Friday, March 22, 2019

The Politics of Personal Destruction

Nation, politics is a dirty game. It's a blood sport. There's no prize for second place - the winner is the winner, and the loser is exactly that. There are no moral victories, because while you're patting yourself on the back for "doing your best", the victor is putting their policies and plans - which you very likely opposed - into action.

Because of the adversarial nature of the system, then, it's hardly surprising that campaigns often rush to the low ground - attacking the personal background of an opponent, rather than their record or their stated policies.

I wish it didn't work. But it does.

In the Alberta Election of 2019, both the United Conservatives of Jason Kenney and the NDP of Rachel Notley are dialing up the "politics of personal destruction" to 11.

In the case of Kenney's UCP, we have been hearing since before the party even had a full-time leader about the alliance of "Rachel Notley and her close ally/friend/bff Justin Trudeau". I don't think I need to tell you, while New Democrats and Liberals are on the same side of the political bell curve, they're no more obviously allies than the federal Liberals and the Ontario Progressive Conservatives. The fact that they agree sometimes, and smile for photos, doesn't make them friends.

Believe me. Looks at pictures of me and that barbarian Kirk Schmidt.

This, of course, isn't the only example of the UCP and their surrogates tossing labels at the NDP in such rapid succession that it becomes hard to refute them one at a time, because they'd just pile up all over the floor like last week's laundry. The NDP are "an accidental government". A group of Che Guevara fanboys and fangirls. A cadre of Marxists. Anyone who has even breathed the same air as Tzeporah Berman is painted as being an enemy of the energy industry, despite the very public tete-a-tete between the activist and Rachel Notley at a Teacher's Convention event last October. The NDP are without fail referred to as an "ideological government" - as though a UCP government would be any less ideological, in an entirely different direction.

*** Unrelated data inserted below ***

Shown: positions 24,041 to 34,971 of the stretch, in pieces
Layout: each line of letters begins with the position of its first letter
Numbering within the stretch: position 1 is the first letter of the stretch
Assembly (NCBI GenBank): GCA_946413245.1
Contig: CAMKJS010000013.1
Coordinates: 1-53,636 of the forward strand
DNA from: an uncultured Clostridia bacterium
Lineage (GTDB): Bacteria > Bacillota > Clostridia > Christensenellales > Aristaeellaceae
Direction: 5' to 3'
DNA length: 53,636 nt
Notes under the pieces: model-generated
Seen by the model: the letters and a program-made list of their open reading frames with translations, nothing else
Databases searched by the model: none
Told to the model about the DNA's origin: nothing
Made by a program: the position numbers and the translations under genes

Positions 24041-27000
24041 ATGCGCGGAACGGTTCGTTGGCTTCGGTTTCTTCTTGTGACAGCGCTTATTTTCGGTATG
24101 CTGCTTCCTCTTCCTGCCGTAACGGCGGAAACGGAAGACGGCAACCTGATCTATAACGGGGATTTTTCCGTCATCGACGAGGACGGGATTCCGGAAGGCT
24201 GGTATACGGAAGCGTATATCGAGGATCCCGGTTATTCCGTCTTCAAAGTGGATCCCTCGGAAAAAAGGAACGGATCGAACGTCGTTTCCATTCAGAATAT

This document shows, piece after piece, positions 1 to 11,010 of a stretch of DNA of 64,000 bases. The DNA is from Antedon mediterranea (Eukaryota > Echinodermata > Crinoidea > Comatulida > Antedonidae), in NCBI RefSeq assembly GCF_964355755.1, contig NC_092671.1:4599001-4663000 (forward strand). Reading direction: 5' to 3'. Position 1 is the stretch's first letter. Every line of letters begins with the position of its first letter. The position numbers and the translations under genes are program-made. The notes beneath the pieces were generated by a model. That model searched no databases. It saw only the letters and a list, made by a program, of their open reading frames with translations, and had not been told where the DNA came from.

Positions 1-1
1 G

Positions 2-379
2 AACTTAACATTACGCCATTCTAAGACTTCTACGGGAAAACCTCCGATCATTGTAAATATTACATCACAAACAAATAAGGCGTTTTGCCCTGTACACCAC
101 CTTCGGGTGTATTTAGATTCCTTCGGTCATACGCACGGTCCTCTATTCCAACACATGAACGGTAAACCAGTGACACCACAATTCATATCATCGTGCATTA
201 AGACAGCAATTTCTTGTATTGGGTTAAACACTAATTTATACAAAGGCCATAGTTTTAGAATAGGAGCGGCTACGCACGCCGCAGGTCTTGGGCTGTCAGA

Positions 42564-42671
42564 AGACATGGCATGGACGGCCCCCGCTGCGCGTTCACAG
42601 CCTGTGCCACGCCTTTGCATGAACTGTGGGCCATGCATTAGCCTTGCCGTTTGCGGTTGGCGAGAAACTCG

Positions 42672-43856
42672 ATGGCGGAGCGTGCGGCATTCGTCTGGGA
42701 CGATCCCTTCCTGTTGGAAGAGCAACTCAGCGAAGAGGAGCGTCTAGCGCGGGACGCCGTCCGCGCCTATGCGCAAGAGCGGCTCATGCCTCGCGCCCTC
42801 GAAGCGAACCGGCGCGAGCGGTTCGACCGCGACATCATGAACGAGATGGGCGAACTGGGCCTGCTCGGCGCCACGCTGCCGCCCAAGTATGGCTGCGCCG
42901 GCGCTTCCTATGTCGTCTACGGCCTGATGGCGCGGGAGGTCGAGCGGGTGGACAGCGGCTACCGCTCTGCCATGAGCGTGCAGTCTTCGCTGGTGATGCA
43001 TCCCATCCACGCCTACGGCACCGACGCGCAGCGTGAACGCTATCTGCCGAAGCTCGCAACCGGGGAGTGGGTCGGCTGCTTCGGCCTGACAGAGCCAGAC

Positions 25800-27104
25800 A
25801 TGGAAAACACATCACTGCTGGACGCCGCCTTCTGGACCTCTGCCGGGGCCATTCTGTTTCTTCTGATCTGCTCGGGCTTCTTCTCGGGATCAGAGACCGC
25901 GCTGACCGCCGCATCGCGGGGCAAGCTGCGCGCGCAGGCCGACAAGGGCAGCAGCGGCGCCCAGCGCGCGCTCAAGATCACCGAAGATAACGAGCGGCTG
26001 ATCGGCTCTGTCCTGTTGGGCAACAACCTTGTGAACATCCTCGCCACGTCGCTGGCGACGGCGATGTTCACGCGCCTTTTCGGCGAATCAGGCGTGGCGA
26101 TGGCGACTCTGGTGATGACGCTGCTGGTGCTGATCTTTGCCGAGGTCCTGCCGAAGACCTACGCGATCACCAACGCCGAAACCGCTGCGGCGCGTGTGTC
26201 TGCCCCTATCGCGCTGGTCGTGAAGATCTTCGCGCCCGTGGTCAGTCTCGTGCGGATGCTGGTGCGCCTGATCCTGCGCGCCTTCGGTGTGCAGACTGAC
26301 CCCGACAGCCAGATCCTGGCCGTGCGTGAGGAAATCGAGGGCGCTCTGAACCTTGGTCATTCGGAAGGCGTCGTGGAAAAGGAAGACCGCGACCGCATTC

On the other side, the NDP are clearly all-in on attacking Jason Kenney. His past statements and votes as a legislator on issues around same-sex marriage and abortion are under the spotlight, with a 10-minute "documentary" being released by the NDP yesterday, along with a series of websites over the past month or so with the sort of domain names that would make Ezra Levant blush. And while the bulk of their ammunition is being targeted at The Man in the Blue Pick-Up, the New Democrats and their bannermen are also digging up dirt on individual candidates, as seen earlier this week with the revelations of past statements by star UCP candidate Caylan Ford, the blowback from which caused her to resign on the eve of the writ dropping.